Walsh spoke of a disruption going on in American today.  Education is likewise being disrupted. Americans fully realize there is something very wrong and amiss happening in this nation.  If Walsh were king for a day, first and foremost, he would allow every parent in the nation to decide where their children would attend school.  This one change, reflected Walsh, would foster the most positive change for good in this nation.  Joe Walsh sees school choice all about politics, for the debate has been won.  It is now a political fight to get what is right for students, which involves empowering parents, not the system.

Walsh further mused: It’s so easy to jump on our politicians, and we should blame our politicians, but what about ourselves?   Many people aren’t sufficiently educated to understand that freedom is better than a government who tries to take care of us. Its therefore makes sense for parents to decide where their children will attend school? Teacher unions are afraid of only one thing, as commonly stated by members:  “We cannot let these kids escape.” 

School choice was depicted by Walsh as the civil rights issue of our time.  It is all about where children go to school.  Sixty to eighty percent of Backs and Latino want this freedom, but teacher unions and Black leadership say NO.  Walsh believes that the only way school choice will happen is if Blacks and Latinos demand this freedom. Consider how voucher programs had their start in both Milwaukee and Cleveland. It was through Black advocates fighting for choice.  

It’s an oxymoron that the Democrat Party is owned by the teacher’s union, yet Blacks vote Democrat in large numbers despite desiring better schools for their children. Republicans have been given an opportunity to get out of their think tank to advance school choice in areas that are home to many Black and Hispanic voters.  

Thirty years ago Bill Bennett posed this questioned when serving in the Reagan administration as Education Secretary:  “Why is it that when you make a bad burger you go out of business, but nothing happens if the education system is bad. This same point was made by Bill Bennett to Joe Walsh at a recent meeting. Both agreed that the Republican Party must use language that can be easily understand, if the status quo of the educational cartel is to be dismantled.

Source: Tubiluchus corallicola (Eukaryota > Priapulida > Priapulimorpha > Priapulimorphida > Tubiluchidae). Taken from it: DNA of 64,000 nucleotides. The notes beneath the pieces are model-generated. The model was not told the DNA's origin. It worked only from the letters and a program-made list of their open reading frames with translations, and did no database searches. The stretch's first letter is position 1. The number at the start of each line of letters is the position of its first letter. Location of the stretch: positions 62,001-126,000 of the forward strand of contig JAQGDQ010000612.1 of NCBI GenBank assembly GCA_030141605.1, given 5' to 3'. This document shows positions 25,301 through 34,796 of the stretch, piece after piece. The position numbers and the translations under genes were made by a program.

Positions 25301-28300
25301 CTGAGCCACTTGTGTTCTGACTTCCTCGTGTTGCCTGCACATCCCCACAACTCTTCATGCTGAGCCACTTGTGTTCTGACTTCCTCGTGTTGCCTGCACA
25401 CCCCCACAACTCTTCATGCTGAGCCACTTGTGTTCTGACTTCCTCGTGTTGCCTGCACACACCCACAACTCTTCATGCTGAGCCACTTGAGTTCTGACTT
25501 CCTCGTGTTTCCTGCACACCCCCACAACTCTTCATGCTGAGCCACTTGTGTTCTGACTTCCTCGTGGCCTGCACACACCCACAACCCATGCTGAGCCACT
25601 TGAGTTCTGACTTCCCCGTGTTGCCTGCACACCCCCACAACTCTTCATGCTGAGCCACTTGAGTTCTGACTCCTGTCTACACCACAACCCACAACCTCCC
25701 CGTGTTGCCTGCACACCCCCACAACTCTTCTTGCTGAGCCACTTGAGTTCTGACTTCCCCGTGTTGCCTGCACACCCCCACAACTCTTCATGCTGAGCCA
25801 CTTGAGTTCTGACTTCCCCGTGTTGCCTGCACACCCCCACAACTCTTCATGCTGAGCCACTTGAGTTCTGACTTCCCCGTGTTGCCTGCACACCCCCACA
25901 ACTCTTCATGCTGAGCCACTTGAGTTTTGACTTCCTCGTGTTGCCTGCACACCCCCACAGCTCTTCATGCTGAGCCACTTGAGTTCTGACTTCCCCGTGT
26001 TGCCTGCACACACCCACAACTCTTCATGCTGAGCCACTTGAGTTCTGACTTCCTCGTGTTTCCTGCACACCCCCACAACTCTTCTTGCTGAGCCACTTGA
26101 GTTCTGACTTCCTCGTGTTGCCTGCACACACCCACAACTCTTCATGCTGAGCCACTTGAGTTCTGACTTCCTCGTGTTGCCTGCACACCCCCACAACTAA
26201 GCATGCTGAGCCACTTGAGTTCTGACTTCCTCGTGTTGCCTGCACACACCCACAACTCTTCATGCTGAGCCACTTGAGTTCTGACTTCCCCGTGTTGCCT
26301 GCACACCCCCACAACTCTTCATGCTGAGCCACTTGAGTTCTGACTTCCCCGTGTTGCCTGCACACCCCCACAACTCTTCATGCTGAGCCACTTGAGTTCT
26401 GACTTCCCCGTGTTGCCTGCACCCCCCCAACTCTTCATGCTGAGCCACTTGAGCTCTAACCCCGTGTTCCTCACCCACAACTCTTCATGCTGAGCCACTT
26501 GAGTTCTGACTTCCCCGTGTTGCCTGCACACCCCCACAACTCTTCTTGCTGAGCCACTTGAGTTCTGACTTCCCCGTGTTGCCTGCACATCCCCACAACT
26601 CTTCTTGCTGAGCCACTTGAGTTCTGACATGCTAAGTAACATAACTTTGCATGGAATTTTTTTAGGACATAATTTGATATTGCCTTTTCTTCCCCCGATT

Gaining in popularity is homeschooling as a school choice option.  Over the past 35 years, Michael McHugh has worked as a home school program administrator, lecturer, and textbook author/editor for the Christian Liberty Academy in Arlington Heights.  He has written numerous articles about home education for newsletters and scholarly journals across the United States and abroad.  McHugh lives in the Chicago with his wife and seven children and has been actively engaged in home schooling since 1988. 

To Mr. McHugh school choice represents freedom, the ultimate expression of liberty. Mass government control of education is lousy education and does not consider the needs of children or family. 

Home schooling, however, is not for the faint of heart.  It’s a big commitment and takes lots of hard work. You also get out of it what you put into it.  As McHugh described his own home school experience: The home schooling journey was well worth it, although not an easy one to pursue. But there is a substantial pay day, for home schools frees the minds and souls of children from brainwashing and social experimentation.  

McHugh emphasized the importance of personalizing home school curriculum.  Why?  Because each child is created with a unique set of skills and must be prepared for a mission in life for which he/she is best suited.  Material must therefore be selected that best cultivates the individual potential of each child, brought home when Mr. McHugh compared children to arrows.  Initially made by hand, no two arrows were alike.  Parents can personally direct instruction to the individual needs of each child on a daily basis, not possible to do in a classroom situation. For who knows children the best but their parents, who have nurtured them from infancy through maturity?